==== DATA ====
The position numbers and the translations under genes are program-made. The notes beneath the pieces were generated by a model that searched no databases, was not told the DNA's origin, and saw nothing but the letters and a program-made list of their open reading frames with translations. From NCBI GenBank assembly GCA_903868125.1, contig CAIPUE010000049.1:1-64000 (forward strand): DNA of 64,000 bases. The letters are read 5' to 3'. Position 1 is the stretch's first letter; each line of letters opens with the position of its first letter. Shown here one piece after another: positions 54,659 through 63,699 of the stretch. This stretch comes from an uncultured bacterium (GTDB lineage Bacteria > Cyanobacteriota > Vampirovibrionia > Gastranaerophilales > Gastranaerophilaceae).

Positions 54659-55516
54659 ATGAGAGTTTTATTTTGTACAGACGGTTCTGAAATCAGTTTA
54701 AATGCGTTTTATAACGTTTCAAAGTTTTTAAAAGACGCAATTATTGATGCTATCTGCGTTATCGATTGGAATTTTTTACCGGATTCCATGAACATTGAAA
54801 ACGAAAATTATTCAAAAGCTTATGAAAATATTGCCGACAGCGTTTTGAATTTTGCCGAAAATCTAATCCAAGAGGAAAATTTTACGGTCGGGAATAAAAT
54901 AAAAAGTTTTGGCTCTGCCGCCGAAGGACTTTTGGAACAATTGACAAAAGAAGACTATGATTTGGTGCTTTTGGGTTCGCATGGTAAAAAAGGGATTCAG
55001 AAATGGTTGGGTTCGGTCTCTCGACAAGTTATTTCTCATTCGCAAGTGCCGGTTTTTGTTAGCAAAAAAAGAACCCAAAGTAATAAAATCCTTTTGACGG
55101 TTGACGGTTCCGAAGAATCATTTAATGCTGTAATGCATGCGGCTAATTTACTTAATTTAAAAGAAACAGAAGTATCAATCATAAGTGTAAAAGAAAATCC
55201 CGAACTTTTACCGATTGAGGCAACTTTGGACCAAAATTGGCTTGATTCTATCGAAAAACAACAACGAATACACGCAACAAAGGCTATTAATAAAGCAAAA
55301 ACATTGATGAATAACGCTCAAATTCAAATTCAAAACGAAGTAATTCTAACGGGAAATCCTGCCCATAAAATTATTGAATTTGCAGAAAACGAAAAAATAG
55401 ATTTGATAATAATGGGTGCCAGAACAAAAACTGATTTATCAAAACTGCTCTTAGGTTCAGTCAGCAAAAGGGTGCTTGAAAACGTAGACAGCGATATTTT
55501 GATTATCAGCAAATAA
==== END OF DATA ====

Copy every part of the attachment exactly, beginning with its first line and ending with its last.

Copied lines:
The position numbers and the translations under genes are program-made. The notes beneath the pieces were generated by a model that searched no databases, was not told the DNA's origin, and saw nothing but the letters and a program-made list of their open reading frames with translations. From NCBI GenBank assembly GCA_903868125.1, contig CAIPUE010000049.1:1-64000 (forward strand): DNA of 64,000 bases. The letters are read 5' to 3'. Position 1 is the stretch's first letter; each line of letters opens with the position of its first letter. Shown here one piece after another: positions 54,659 through 63,699 of the stretch. This stretch comes from an uncultured bacterium (GTDB lineage Bacteria > Cyanobacteriota > Vampirovibrionia > Gastranaerophilales > Gastranaerophilaceae).

Positions 54659-55516
54659 ATGAGAGTTTTATTTTGTACAGACGGTTCTGAAATCAGTTTA
54701 AATGCGTTTTATAACGTTTCAAAGTTTTTAAAAGACGCAATTATTGATGCTATCTGCGTTATCGATTGGAATTTTTTACCGGATTCCATGAACATTGAAA
54801 ACGAAAATTATTCAAAAGCTTATGAAAATATTGCCGACAGCGTTTTGAATTTTGCCGAAAATCTAATCCAAGAGGAAAATTTTACGGTCGGGAATAAAAT
54901 AAAAAGTTTTGGCTCTGCCGCCGAAGGACTTTTGGAACAATTGACAAAAGAAGACTATGATTTGGTGCTTTTGGGTTCGCATGGTAAAAAAGGGATTCAG
55001 AAATGGTTGGGTTCGGTCTCTCGACAAGTTATTTCTCATTCGCAAGTGCCGGTTTTTGTTAGCAAAAAAAGAACCCAAAGTAATAAAATCCTTTTGACGG
55101 TTGACGGTTCCGAAGAATCATTTAATGCTGTAATGCATGCGGCTAATTTACTTAATTTAAAAGAAACAGAAGTATCAATCATAAGTGTAAAAGAAAATCC
55201 CGAACTTTTACCGATTGAGGCAACTTTGGACCAAAATTGGCTTGATTCTATCGAAAAACAACAACGAATACACGCAACAAAGGCTATTAATAAAGCAAAA
55301 ACATTGATGAATAACGCTCAAATTCAAATTCAAAACGAAGTAATTCTAACGGGAAATCCTGCCCATAAAATTATTGAATTTGCAGAAAACGAAAAAATAG
55401 ATTTGATAATAATGGGTGCCAGAACAAAAACTGATTTATCAAAACTGCTCTTAGGTTCAGTCAGCAAAAGGGTGCTTGAAAACGTAGACAGCGATATTTT
55501 GATTATCAGCAAATAA